The Project Budget

Following is a working budget for this project.  For better or worse, it will show our financial progress as the project moves forward.  As with the rest of this blog, my hope is that it helps others who are contemplating a similar project.

Download (PDF, 71KB)

 

 

2 thoughts on “The Project Budget

  1. Glad I found your site… been planning a home for the last 6 months, not quite passive but very well insulated. I going to go with the double wall construction route.

    That said, do you have the latest budget? I’d like to see where your numbers come in. I’m trying to figure out where I’ll be at, I think my cost will be a bit less as I’m on ‘flat’ land and live in Toledo, Ohio where the cost of home adverage about $125 a sqft.

    I’ll keep reading and thanks for sharing!

    -Rick

    • Hi Rick – I do know how much this house cost me to build. But as you noticed, I stopped tracking/updating that info on the website. I did that because I concluded that there’s just so much variation when talking about projects that it probably isn’t much use. For instance, as you indicate, there’s a geographical difference that can be significant. At the same time I built this house, my nephew had a McMansion built in Michigan. According to him, it only cost about $120/sqft (the house is about 3200 sqft), and the exterior is all brick. Based on my experience, there is no way that would happen here in PA. This house cost me about $238/sqft to build. But there are a number of things that may or may not apply to someone else who is planning a similar project. For instance, that cost includes the 24’x32 foot detached garage. And instead of using fiber cement siding on the garage, we had stone put on it at a cost of about $25,000. Similarly, inside the house, I could have put Lumber Liquidators white oak throughout at about $3.30 a square foot. We did that on the second floor. But on the first floor, we chose to use reclaimed white oak that was sliced from old beams. That cost us about $9.00 a square foot. For the kitchen countertops, we could have gone for an “economical” laminate or slightly upscale man-made solid surface product. But my wife’s eyes were drawn to the high-end quartsite stone, which upped the cost considerably. Back outside, on the porch deck I ended up using Thermory white ash, which was a significant upcharge even when compared to a top of the line capped composite. At the other end of the spectrum, I did a lot of my own electrical, installed the kitchen cabinets, tiled all the bathroom floors, framed all the interior walls, built all of the bathroom vanities, installed my own ventilation system, assisted with the excavation, milled the exterior trim, installed all of the interior doors and trim. I could go on. The point I’m trying to make is that without knowing all of those details, it seems almost impossible to make any judgment about the cost of another project by looking at mine. But having said all that, if you have any questions about the cost of any specific items in my project, say the word. If you think it will help you, I’m happy to provide it. I know this is a rather long response, but hopefully it helps. Good luck!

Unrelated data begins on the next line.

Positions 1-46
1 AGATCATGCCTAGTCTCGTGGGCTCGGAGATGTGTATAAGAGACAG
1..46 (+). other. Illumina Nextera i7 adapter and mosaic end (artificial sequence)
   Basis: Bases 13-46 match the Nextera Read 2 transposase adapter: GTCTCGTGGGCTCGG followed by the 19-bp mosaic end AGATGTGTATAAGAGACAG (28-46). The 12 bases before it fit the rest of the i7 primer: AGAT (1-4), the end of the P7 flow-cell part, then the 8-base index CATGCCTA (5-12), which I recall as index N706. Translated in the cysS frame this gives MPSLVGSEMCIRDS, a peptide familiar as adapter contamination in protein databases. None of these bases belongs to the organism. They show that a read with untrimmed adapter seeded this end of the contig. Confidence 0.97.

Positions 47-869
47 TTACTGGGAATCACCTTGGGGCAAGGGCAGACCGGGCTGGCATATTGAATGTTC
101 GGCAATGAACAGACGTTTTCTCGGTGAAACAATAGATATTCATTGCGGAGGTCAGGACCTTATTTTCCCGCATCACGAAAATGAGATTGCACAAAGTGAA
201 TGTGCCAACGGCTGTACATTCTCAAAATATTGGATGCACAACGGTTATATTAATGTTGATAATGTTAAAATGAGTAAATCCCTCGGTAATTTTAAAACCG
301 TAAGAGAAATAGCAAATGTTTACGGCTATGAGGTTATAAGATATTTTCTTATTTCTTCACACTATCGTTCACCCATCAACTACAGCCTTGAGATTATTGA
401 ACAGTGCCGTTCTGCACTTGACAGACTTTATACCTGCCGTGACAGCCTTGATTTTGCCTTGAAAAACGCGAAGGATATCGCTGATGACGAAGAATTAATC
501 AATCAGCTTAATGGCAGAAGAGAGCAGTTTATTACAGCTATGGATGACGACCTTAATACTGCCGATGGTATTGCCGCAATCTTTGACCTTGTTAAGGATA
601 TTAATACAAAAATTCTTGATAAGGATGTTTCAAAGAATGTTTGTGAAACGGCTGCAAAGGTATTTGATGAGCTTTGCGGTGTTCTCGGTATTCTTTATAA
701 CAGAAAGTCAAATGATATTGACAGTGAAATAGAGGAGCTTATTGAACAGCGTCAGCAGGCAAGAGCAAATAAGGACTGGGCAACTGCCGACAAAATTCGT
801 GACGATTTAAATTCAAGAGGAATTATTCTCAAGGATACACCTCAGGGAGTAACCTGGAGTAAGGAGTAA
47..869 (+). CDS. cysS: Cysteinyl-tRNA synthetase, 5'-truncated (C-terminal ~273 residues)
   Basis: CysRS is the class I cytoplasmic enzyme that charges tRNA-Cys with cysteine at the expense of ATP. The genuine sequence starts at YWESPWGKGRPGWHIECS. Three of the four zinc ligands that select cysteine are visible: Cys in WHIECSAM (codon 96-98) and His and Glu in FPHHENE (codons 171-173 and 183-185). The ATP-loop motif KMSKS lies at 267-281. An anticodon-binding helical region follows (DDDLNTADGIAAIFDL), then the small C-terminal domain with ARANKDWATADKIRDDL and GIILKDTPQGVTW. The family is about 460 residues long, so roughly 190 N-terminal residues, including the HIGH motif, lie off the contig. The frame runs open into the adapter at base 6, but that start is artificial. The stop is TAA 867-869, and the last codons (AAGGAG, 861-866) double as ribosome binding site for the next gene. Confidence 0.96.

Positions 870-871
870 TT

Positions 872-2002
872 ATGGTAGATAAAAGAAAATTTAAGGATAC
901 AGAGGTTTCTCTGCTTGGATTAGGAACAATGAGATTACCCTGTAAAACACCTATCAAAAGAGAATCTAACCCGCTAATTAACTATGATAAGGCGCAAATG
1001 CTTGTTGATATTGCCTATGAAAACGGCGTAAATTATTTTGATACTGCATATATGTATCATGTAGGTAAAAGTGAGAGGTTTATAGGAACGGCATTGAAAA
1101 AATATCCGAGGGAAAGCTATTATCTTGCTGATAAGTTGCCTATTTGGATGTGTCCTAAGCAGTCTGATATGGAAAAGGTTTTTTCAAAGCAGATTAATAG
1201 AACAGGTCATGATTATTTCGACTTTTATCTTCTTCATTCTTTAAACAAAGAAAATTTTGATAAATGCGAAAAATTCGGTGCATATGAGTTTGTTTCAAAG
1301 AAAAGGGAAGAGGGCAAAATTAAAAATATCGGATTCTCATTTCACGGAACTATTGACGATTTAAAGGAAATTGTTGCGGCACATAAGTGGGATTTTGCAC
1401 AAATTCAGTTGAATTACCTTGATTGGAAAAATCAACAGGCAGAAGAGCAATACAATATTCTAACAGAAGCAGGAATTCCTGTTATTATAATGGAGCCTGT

Leave a Reply

Your email address will not be published. Required fields are marked *